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Combining a bit of local history with a pleasant guided nature hike, Poway’s Kumeyaay-Ipai Interpretive Center seeks to educate and engage visitors in the rich heritage of the area.

The center consists of 5 acres acquired by the city of Poway in 1987.

Docents begin tours in the visitors center where artifacts recovered onsite are on display, showing the culture and way of life of the Kumeyaay Indians.

Discussions of the Kumeyaay’s diet, construction methods, medicinal and religious practices are presented as visitors are led on a quarter-mile trail. Stops along the way include native gardens, ramadas, an irrigation system, milling stations and a representative village.

The trail provides opportunities to view the native plants and to learn about their many uses. A highlight of the tour is the original grinding holes used to mill acorns (a staple of the Kumeyaay diet), which indicates the spot was used for hundreds of years, said docent Bob Emery, a city councilman.

The tour takes about an hour and recounts the history of the Kumeyaay in the “Pauwai” Valley, an early form of the city’s name meaning “meeting place where creeks come together.” The native people lived in the area as long as 5,000 years ago and remained until the 1890s, when white settlers moved into the area, Emery said.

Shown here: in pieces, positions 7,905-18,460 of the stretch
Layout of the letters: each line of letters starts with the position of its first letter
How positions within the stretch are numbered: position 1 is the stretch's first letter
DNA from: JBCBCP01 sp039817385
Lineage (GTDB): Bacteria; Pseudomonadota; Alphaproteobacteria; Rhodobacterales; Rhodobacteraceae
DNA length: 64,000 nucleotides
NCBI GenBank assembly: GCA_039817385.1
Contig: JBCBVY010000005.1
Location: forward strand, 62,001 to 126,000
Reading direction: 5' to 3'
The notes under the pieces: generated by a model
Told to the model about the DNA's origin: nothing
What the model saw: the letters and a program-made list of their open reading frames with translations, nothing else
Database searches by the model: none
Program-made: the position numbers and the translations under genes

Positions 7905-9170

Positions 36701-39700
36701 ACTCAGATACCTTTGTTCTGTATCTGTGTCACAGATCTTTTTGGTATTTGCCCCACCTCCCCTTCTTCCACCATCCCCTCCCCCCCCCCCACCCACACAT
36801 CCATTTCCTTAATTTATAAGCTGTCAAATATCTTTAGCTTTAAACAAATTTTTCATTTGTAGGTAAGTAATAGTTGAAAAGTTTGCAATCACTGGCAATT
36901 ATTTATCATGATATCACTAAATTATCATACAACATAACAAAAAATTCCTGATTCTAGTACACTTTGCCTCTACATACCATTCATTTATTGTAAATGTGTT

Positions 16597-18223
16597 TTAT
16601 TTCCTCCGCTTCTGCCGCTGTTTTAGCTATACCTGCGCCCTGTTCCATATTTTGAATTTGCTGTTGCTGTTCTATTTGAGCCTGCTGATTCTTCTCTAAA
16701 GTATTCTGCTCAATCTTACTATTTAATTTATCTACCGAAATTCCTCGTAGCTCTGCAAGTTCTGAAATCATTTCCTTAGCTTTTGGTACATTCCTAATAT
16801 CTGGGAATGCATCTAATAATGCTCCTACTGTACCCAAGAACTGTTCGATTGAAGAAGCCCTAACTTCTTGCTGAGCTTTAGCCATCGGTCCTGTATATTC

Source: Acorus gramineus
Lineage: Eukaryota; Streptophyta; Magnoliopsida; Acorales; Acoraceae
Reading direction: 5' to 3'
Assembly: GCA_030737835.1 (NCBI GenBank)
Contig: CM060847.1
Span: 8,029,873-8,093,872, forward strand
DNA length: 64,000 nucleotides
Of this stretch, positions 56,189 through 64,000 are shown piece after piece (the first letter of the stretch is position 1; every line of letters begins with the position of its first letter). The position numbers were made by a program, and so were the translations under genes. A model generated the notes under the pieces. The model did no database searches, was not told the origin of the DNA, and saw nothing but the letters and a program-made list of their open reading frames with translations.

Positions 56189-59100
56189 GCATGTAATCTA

“The purpose of the tours is to remind people that there was another culture here and to preserve a bit of history,” Emery said.

One portion of the walking trail is steep and only the lower portions are handicapped-accessible.

Visitors should wear good walking shoes and sunscreen; water is provided. The trail is open only to the public taking docent tours.

LOCATION: Kumeyaay Interpretive Center, 13104 Silverlake Drive, Poway.
HOURS: 9 to 11:30 a.m. Saturdays; walk-ins are welcome, but reservations are accepted.
COST: Free.
MORE INFORMATION: (858) 668-1292
ONLINE: - Shay McKinley

© Copyright 2008 Union-Tribune Publishing Co.

Posted on September 20th, 2008 by hunwut